As this year takes hold, we are beginning to see some interesting trends developing in the data centre sector. Paul Speciale, Chief Product Officer, Scality, predicts the evolutions he expects to take place in storage at the Edge, multi-cloud, Digital Transformation, data breaches and sustainability.
Object storage at the Edge will be on flash
Object storage will move into the Edge, for applications that capture large data streams from a wide variety of mobile, IoT and other connected devices. This will include event streams and logs, sensor and device data, vehicle drive data, image and video media data and more, with high data rates and high concurrency from thousands or more simultaneous data streams. These applications will be developed for cloud-native deployment and will therefore naturally embrace RESTful object style storage protocols – making object storage on flash media an optimal choice on the Edge to support this emerging class of data-centric applications.
Data storage will become massively decentralised as enterprises leverage a combination of on-premises and public cloud IT resources. This will create a need for a unified namespace and control plane to simplify data visibility and access. Moreover, corporations will use a variety of public clouds, each one selected to help solve specific business problems, thereby creating a multi-cloud data management problem. In addition, the emergence of Edge Computing will further drive decentralisation as corporations choose to deploy IT resources ‘near’ the Edge devices they manage. These trends all help to create a new and extreme ‘cloud data silos’ scenario, that can only be addressed by solutions that provide global data visibility across these distributed clouds and data centres.
Digital Transformation and multi-protocol
Multi-protocol systems will be embraced during Digital Transformation: customers transforming from legacy applications to cloud-native applications will continue to embrace RESTful protocols as their standard mechanism for accessing data storage services and systems. Systems that are multi-protocol (legacy protocols such as NFS and SMB for file access plus new RESTful APIs such as AWS S3 and Azure Blob Storage for object style access) will be adopted to help companies transition during this phase. Moreover, object storage services and systems will become a standard solution for stateful container storage.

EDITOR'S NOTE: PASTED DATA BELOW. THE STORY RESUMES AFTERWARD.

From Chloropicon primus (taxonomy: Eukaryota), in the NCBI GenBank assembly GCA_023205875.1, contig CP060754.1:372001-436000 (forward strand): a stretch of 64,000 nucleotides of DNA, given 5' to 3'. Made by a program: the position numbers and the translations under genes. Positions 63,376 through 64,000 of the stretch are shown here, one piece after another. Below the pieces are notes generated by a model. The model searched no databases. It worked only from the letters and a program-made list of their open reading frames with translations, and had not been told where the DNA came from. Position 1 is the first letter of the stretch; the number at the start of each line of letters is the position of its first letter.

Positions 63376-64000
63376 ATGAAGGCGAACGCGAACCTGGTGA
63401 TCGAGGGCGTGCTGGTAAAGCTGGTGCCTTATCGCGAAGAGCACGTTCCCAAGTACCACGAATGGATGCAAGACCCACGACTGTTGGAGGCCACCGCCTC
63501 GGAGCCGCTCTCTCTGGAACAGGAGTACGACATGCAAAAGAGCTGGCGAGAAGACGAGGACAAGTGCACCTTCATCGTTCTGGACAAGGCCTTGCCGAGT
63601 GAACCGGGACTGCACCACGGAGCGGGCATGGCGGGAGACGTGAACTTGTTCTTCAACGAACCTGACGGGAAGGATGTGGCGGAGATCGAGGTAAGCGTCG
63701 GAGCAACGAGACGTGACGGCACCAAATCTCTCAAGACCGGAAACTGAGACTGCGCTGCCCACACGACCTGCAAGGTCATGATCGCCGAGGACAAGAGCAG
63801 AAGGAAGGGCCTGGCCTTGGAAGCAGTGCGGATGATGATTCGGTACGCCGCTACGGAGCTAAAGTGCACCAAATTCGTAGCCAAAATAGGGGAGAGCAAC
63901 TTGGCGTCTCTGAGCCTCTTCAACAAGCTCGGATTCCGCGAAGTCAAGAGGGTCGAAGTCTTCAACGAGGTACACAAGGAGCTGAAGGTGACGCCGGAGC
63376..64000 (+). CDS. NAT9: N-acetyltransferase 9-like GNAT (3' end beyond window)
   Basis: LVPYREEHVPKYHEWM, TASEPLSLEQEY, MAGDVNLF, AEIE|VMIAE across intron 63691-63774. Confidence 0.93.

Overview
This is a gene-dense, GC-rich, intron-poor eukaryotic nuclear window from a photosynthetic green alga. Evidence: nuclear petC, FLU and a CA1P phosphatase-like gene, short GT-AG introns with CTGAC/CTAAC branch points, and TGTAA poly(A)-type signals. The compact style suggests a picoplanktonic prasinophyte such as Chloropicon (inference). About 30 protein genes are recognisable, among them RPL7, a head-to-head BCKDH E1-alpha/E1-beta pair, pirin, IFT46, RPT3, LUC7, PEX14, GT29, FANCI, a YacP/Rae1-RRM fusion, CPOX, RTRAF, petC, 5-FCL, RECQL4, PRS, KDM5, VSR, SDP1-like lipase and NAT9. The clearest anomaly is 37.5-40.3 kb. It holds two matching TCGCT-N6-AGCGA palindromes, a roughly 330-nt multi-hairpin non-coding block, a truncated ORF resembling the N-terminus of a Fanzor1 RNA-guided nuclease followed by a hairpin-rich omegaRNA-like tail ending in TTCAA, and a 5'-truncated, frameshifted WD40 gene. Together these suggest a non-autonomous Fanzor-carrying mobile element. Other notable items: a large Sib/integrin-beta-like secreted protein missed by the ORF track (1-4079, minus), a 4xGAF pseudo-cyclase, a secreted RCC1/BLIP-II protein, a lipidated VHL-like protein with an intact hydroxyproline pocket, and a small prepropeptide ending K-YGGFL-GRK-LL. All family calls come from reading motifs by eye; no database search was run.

Infrastructure application will be deployed on Kubernetes, including storage
Kubernetes will be the default platform for infrastructure deployment in the data centre. As enterprises transform and adopt cloud-native applications, the need for a standard deployment and orchestration framework for containers will increase, just as it did during the Virtual Machine (VM) wave over the course of the last two decades. Kubernetes will be that standard orchestration platform, not only for applications deployed in containers, but also for infrastructure elements built as services and microservices. This will extend to data storage and data management infrastructure deployed on Kubernetes.
Monopolies and the cloud
This year, IT teams will make the move from ‘all-cloud’ initiatives to hybrid- and multi-cloud data management solutions as they continue to recognise that to depend 100% on a single cloud provider is to empower a monopoly. Cloud providers have capitalised on lock-in and their customers see it. And this is a key reason why 53% of enterprises that had moved everything to public cloud are already repatriating some of their data (IDC). Storing data in one cloud and on-premises, (hybrid cloud infrastructure) or in multiple clouds (multi-cloud infrastructure) are both sensible, proven approaches to ensure organisations can remain in control and beat the monopoly.